From John's Desk: Work On Your Business, Not In Your Business

July 10, 2019


From-Johns-Desk-Work-On-Your-Business-Not-In-Your-Business

This article originally appeared in the May 2019 issue of the Produce Business Magazine

 

Q: What has two legs and one wheel?

A: The owner of a small business pushing the wheelbarrow of commerce. 

 

Vision, sweat, and effort move that load. It is admittedly a limited load, perhaps just enough to support him, his family, and the families of a few employees. What if something happens to him or the wheelbarrow? 

 

When I was new in the industry, there wasn't a truck I couldn't unload or a pile of produce I couldn't sell. I knew I could push that wheelbarrow up any hill. Then the business began to grow. We are a family business and as the older generation began to transition out of the business, I was amazed at all the tasks they had discharged that fell on me and our young team. Fortunately, we had a strong core of people trained by my aunt and uncle, Anita and Sonny Fiorella, and that core had learned its lessons well. At that time our team was small, 12 to 15 people, and easily managed. The company was two departments and two shifts - day shift and night shift. We began to expand our product line with new ethnic offerings and an increased range of greenhouse-grown products. We added new services such as fruit preconditioning and custom repacking. This growth meant we had to add wheelbarrows and people to push and pull our growing load. 

 

Our very "flat" organizational structure began to reshape into multi-level departments. I began to spend ever increasing portions of my time dealing with the issues faced by a growing business. Hiring and training, facility management, and technology selection were added to the work I was doing. It became apparent the organization itself needed attention and care. It needed someone to take its needs in hand. 

 

The phrase "work on your business, not in your business" became the directive that pushed me to reshape my job description. But working on the business means a lot more than just the completion of tasks on a company's "to do" list. Strategic planning, corporate culture, employee engagement, marketing, and product development all appear on your plate when you make such a commitment. And, rightly so. These are the initiatives that allow your business to mature and grow and should be your focus.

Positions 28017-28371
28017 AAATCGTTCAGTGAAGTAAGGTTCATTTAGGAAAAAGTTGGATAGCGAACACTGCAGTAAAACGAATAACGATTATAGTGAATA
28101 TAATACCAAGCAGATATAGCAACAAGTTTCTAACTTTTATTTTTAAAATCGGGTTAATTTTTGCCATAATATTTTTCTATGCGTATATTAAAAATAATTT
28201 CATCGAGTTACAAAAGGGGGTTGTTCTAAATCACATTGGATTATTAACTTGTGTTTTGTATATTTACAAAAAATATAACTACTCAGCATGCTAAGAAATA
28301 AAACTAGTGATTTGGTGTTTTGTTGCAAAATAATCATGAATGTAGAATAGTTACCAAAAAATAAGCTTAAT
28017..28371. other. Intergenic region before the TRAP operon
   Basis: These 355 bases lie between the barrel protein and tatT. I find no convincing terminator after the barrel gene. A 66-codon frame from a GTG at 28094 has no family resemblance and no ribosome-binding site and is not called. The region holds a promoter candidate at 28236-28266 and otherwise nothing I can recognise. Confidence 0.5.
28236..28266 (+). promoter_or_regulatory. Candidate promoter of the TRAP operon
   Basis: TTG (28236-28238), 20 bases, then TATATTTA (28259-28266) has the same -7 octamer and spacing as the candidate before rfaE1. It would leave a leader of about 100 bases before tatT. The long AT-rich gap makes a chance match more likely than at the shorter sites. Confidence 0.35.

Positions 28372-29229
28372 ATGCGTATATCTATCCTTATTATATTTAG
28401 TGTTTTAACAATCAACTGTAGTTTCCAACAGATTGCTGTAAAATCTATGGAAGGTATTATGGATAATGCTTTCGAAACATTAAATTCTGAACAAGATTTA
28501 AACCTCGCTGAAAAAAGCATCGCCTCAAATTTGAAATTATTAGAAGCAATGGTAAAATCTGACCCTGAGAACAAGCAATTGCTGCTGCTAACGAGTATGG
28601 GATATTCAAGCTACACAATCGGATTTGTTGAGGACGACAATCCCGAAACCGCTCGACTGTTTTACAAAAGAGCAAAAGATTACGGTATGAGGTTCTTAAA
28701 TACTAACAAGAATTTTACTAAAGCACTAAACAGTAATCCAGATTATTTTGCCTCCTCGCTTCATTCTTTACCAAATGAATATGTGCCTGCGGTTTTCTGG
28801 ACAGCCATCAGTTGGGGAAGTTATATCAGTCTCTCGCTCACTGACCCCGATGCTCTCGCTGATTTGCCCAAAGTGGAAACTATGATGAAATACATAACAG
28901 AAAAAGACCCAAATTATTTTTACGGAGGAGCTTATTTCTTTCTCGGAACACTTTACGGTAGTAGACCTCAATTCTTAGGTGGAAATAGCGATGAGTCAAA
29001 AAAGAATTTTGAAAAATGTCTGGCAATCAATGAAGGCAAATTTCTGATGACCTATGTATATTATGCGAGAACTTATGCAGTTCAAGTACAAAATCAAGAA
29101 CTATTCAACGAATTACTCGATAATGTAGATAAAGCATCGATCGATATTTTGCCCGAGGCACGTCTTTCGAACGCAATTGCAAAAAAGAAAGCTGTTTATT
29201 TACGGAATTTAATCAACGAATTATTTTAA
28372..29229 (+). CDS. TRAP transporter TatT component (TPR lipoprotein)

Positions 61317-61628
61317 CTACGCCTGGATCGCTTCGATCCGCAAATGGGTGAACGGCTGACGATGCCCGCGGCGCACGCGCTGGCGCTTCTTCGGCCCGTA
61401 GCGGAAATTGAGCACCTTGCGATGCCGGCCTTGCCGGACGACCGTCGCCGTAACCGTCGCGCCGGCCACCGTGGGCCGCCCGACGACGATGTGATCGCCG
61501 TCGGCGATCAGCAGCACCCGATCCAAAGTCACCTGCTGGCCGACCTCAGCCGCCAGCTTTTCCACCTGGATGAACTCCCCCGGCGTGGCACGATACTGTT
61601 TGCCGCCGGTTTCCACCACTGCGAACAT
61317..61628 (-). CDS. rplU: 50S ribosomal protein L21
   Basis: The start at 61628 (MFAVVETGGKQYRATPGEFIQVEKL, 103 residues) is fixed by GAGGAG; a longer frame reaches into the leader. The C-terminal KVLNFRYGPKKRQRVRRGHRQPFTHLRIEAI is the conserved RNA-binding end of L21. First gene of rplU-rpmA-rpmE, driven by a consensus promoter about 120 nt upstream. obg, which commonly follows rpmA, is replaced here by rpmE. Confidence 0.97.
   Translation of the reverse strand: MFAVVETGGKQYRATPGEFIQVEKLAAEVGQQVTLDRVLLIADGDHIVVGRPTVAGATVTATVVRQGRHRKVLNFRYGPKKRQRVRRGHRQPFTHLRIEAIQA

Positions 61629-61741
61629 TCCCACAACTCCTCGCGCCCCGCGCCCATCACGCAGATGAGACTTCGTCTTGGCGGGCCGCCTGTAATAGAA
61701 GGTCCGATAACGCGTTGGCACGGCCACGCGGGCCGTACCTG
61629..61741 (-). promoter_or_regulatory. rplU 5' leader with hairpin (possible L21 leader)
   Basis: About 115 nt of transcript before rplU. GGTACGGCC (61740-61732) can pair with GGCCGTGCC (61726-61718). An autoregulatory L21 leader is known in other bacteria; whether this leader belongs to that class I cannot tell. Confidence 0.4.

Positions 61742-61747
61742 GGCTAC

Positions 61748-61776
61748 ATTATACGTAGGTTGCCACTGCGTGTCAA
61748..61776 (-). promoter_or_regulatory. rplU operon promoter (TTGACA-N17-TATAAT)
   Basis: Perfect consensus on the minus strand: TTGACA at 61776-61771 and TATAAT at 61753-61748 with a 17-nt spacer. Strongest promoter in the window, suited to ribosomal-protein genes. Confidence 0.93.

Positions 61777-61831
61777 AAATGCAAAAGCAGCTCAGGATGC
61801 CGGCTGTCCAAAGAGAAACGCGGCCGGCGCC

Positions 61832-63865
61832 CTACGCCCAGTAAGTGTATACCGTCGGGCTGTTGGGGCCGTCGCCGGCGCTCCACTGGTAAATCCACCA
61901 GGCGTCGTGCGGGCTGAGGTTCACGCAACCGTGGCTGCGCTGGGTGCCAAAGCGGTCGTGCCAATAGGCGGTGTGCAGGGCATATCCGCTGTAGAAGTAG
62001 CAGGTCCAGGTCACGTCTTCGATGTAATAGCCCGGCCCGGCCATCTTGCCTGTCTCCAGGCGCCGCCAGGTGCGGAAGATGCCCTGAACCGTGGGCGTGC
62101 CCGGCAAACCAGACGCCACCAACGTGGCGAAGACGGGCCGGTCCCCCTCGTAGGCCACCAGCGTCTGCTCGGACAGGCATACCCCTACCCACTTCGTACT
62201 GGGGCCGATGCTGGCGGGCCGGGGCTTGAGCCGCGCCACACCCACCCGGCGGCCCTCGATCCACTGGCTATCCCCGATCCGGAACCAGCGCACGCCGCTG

My job, from the beginning, immersed me in the buying and selling of fresh produce. Spending the day on the sales floor surrounded by avocados, bitter melon, and chayote and closing sales with regular customers was energizing. Planning with a shipper for the next persimmon season or the introduction of a new eggplant variety and presenting to our customers was, to me, fun and fulfilling. That is work I enjoy very much. Preparing the multitude of forms needed for HR, comparing insurance plans, and reviewing truck and forklift leases do not provide, for me, the same emotional lift. Our growth forced me to begin delegating some responsibilities to others in the organization. Some work, such as dealing with our suppliers, I did not want to give up. Other tasks, such as reviewing equipment leases, I was happy to pass on to others.

 

To truly work ON your business, you must embrace planning, company culture, and staff development. But unlike the seasonal aspects of the produce industry, the work of strategic planning, managing company culture, and employee engagement is never completed. It is a journey and will be passed on to your successor. In my own experience, the benefits far outweigh the changes I had to make to my work life. Better planning, improved culture, and a more engaged staff beget more progess in these areas and will add to your company's success.  

 

From time to time, usually when revenue falls below our target, I imagine grabbing a wheelbarrow and loading it up with sourcing and sales. I did just that recently, but not by choice. Our sales teams were busy, so I jumped in to run a deal. It was all consuming, and the work I was supposed to do was neglected. This forced me to again reflect on my real value to the company, and spending hours with shippers and customers isn't where I need to be. But I surely loved being there, if only for a while. 


Posted by:
John Vena



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